Project Gutenberg's The Wild Knight and Other Poems, by Gilbert Chesterton

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Title: The Wild Knight and Other Poems

Author: Gilbert Chesterton

Release Date: April 15, 2004 [EBook #12037]
Last Updated: September 7, 2018

Language: English

Character set encoding: ISO-8859-1


Etext produced by Robert Shimmin, Christina Morrell and PG Distributed

HTML file produced by David Widger



By Gilbert Chesterton



My thanks are due to the Editors of the Outlook and the Speaker for the kind permission they have given me to reprint a considerable number of the following poems. They have been selected and arranged rather with a view to unity of spirit than to unity of time or value; many of them being juvenile.



























































     Another tattered rhymster in the ring,
       With but the old plea to the sneering schools,
     That on him too, some secret night in spring
       Came the old frenzy of a hundred fools

     To make some thing: the old want dark and deep,
       The thirst of men, the hunger of the stars,
     Since first it tinged even the Eternal's sleep,
       With monstrous dreams of trees and towns and mars.

     When all He made for the first time He saw,
       Scattering stars as misers shake their pelf.
     Then in the last strange wrath broke His own law,
       And made a graven image of Himself.


     If trees were tall and grasses short,
       As in some crazy tale,
     If here and there a sea were blue
       Beyond the breaking pale,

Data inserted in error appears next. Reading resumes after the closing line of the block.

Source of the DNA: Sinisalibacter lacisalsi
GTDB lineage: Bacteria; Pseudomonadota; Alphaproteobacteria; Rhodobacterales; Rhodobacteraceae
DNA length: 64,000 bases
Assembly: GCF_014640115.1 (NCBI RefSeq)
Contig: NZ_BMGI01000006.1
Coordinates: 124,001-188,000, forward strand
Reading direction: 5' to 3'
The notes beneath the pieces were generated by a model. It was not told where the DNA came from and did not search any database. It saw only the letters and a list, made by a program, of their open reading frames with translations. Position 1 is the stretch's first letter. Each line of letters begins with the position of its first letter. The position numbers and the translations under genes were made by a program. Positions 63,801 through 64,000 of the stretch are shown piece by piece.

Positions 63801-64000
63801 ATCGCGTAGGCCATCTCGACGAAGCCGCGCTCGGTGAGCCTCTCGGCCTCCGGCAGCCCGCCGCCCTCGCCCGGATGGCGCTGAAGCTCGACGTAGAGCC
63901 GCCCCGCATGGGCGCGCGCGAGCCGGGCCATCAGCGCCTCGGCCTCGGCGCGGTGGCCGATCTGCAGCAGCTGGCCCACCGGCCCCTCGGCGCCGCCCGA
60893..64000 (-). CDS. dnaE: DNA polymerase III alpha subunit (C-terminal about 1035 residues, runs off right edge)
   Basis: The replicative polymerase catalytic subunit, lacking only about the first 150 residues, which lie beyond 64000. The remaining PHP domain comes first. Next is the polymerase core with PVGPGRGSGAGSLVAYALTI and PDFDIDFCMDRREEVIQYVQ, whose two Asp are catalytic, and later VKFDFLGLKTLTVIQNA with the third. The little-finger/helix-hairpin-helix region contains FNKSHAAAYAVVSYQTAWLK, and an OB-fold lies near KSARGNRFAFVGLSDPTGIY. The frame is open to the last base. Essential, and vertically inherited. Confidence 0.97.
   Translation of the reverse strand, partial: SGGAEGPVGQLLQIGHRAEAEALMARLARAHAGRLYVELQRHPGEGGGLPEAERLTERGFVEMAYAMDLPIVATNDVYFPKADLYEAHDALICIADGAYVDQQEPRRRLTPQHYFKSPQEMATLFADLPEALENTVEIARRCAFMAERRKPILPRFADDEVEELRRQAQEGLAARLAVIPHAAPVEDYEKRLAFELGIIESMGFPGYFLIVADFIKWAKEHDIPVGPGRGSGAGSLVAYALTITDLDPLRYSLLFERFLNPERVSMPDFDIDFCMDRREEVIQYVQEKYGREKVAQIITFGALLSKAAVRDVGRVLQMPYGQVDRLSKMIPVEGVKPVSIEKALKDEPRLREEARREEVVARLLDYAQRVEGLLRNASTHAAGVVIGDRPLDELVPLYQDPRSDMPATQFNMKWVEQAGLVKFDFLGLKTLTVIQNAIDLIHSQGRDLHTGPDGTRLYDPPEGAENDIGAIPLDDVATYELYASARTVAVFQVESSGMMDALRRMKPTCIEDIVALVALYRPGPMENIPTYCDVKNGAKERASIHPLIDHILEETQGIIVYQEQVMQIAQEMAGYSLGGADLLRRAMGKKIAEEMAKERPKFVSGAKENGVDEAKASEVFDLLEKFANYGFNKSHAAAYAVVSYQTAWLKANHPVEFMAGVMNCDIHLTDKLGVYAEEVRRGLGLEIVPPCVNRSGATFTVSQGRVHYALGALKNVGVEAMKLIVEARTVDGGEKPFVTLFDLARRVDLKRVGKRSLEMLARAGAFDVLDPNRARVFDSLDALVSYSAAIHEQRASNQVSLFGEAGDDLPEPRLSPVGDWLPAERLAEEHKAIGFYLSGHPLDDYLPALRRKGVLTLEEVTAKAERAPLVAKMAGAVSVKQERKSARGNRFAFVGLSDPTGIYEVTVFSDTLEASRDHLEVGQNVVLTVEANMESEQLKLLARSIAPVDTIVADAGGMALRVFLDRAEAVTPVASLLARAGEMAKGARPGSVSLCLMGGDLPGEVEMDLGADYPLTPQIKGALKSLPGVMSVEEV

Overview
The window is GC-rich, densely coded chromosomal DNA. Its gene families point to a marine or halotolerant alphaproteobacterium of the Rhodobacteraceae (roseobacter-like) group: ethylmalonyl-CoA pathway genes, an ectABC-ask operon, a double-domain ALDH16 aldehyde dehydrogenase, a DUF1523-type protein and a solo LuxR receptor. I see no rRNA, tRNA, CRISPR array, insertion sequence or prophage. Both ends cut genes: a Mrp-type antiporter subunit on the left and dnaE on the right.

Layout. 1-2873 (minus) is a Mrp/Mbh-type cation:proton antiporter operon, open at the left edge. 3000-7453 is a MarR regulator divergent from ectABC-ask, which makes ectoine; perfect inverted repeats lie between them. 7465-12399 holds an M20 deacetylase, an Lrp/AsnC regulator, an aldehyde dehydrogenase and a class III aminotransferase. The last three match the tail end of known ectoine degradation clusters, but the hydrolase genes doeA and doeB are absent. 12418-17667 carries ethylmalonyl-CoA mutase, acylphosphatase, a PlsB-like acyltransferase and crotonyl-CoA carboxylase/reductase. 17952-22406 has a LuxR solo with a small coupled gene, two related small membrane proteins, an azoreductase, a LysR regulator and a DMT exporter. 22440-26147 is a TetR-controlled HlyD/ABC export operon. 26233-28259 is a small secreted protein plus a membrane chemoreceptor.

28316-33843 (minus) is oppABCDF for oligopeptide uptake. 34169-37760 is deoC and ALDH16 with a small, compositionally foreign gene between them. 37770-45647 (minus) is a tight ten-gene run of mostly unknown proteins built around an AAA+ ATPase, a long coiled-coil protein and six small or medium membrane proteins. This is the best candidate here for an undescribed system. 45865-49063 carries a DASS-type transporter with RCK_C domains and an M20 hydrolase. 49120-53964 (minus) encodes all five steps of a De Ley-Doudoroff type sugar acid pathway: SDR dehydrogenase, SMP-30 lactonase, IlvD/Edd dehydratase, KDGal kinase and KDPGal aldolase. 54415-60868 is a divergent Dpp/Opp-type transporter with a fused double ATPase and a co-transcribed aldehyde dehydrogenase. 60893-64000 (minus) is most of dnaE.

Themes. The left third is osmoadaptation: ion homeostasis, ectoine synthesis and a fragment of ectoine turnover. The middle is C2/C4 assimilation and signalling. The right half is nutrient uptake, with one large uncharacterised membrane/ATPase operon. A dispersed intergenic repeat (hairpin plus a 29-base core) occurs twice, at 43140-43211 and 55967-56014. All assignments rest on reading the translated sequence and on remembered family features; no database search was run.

If a fixed fire hung in the air
       To warm me one day through,
     If deep green hair grew on great hills,
       I know what I should do.

     In dark I lie: dreaming that there
       Are great eyes cold or kind,
     And twisted streets and silent doors,
       And living men behind.

     Let storm-clouds come: better an hour,
       And leave to weep and fight,
     Than all the ages I have ruled
       The empires of the night.

     I think that if they gave me leave
       Within that world to stand,
     I would be good through all the day
       I spent in fairyland.

     They should not hear a word from me
       Of selfishness or scorn,
     If only I could find the door,
       If only I were born.


     My eyes are full of lonely mirth:
       Reeling with want and worn with scars,
     For pride of every stone on earth,
       I shake my spear at all the stars.

     A live bat beats my crest above,
       Lean foxes nose where I have trod,
     And on my naked face the love
       Which is the loneliness of God.

     Outlawed: since that great day gone by—
       When before prince and pope and queen
     I stood and spoke a blasphemy—
       'Behold the summer leaves are green.'